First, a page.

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Old 10-02-2013, 12:36 PM   #1
dnajuice
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Default targeted mutagenesis sequencing

I would like to sequence a pool (hundreds to thousands) of mutagenized variants, each with 3 point mutations at varying loci from the same parental sequence and the length of the sequence is ~1.5 kb, to see which variant dominates in the mutagenesis population. Can you recommend a NGS platform that fits into this application? What is strategy to create the sequencing library? Thanks!
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Old 10-02-2013, 03:18 PM   #2
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There are a few problems you will face with this project. The first is if you need haplotype information--do you need to know if the 3 variants in each particular fragment, or just the allele frequency at each position? The second is detecting low-frequency mutations. Typically identifying variants at less than 1% is considered problematic since the error rate of most platforms is around that, thus 1000 reads will have a background of 10 As, 10 Ts and 10 Gs even if the nucleotide at that position is always C.

If you need a haplotype, it gets complicated with short reads. Maybe ultra-high depth PacBio reads? I haven't seen how good the consensus sequences can be for that. If you don't, then some approaches have been to tag each fragment with a randomer sequence, or to carry out paired-end sequencing of short fragments so that the two reads confirm each other. My academic lab gets good allele detection at 1 in 5000 or so using the paired-end, low-error approach.
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Old 10-02-2013, 03:44 PM   #3
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You are right. I need haplotypes and I must capture the 3 point mutations from each of the fragments. PacBio might work in this case due to the long read length, but I am concerned about the high error rate. Paired-end sequencing seems to be a good approach. Should I use 454 for this paired-end approach? All the other NGS platforms apparently don't sequence >750 bp. Can I use paired-end library protocol to barcode or tag each of the fragment?
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Old 10-02-2013, 03:57 PM   #4
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I added the PacBio bit at the last second, but it would have to be the circular consensus style so that the re-sequencing was on the same fragment, otherwise the noise would drown everything out. It would get pretty pricey to do it on a 1.5 kb fragment and trying to get 5-7 reads off of it to make a consensus.

I hadn't tried the PE overlap on 454, but it could work, I suppose. Hmm... interesting problem overall!
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Old 10-03-2013, 09:40 AM   #5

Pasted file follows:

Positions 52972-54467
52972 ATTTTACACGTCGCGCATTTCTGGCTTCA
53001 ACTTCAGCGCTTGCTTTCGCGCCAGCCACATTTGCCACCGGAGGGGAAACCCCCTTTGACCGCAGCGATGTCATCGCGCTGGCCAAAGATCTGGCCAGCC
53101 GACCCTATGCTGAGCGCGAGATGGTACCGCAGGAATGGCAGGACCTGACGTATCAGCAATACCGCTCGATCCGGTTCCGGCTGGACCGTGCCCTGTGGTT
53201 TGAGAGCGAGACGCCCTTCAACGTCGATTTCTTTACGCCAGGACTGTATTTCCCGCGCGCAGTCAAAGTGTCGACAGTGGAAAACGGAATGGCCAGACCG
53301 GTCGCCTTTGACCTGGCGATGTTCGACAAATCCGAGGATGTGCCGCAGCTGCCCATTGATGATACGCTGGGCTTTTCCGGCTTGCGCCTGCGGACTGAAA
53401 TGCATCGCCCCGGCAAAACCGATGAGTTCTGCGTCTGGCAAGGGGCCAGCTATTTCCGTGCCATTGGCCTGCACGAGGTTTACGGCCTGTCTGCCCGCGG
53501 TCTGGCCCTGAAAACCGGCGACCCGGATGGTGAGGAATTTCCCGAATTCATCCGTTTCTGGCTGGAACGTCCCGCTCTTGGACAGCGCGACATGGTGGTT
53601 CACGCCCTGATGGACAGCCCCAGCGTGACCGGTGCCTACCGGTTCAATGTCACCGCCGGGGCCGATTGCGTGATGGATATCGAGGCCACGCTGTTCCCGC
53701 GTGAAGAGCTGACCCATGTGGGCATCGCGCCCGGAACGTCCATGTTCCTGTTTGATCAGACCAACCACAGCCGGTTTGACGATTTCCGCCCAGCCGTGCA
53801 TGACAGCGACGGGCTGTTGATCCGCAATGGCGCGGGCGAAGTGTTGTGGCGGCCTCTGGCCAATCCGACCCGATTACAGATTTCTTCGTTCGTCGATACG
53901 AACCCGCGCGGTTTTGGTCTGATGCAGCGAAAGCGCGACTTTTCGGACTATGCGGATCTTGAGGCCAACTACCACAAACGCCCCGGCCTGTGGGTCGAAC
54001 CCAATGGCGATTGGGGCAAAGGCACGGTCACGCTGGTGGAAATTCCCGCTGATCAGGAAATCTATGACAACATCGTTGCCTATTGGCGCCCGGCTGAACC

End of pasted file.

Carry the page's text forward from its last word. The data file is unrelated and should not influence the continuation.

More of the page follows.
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This would be relatively straightforward on PacBio, if I understand correctly that you are looking for the most abundant phased variants in a 1.5kb fragment that you are deep sequencing. I don't see a need for ccs, if you are not looking for extremely rare events. PacBio errors are random, it will be easy to show an underlying pattern of phased variation in raw reads.
Full disclosure, I work at PacBio.
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Old 10-03-2013, 10:15 AM   #6
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Good point. I've been on the rare variant path recently, so I read into the initial question that the allelic frequencies might be sub 1%. Depending on the project, that doesn't have to be the case! Of course, if they are that high, sequencing 24 clones by Sanger would also give the answer.
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Old 10-03-2013, 10:24 AM   #7
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Right - I am not looking for extremely rare events. In contrast, I am more interested in variants that exhibit high frequency on the PacBio. I have two questions here regarding PacBio: 1) Would ccs have sufficient coverage to show most of the variants? 2) If I only look at the raw reads, how can I distinguish a random sequencing error from the true variant? To me, it does not seem easy to find an underlying pattern if sequencing errors are random.
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Old 10-03-2013, 10:44 AM   #8
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If some 3-mutation variant was 30% of the population, then that would show up by consensus. What do you think will be the frequency levels of the highest variant? I suppose there are additional complications if several variants share one mutation but not the others, as the consensus wouldn't make much sense.
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Old 10-03-2013, 11:18 AM   #9
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1. The problem with CCS would defiantly be throughput, feasibility would depend on the frequency of the variant and the size of the pool.
2. I have a background in signal processing, and am now doing bioinformatics, so it is probably just me that thinks this is an easy problem . Actually I'm not sure how off the shelf the solution would be, this would be relatively novel. But conceptually if you have an alignment of even very noisy data, the signal (variants) are uncorrelated with the noise, http://en.wikipedia.org/wiki/Signal_averaging, having 3 phased variants just makes things simpler. The strength in the statistics comes from looking at the entire alignment, not just single reads.
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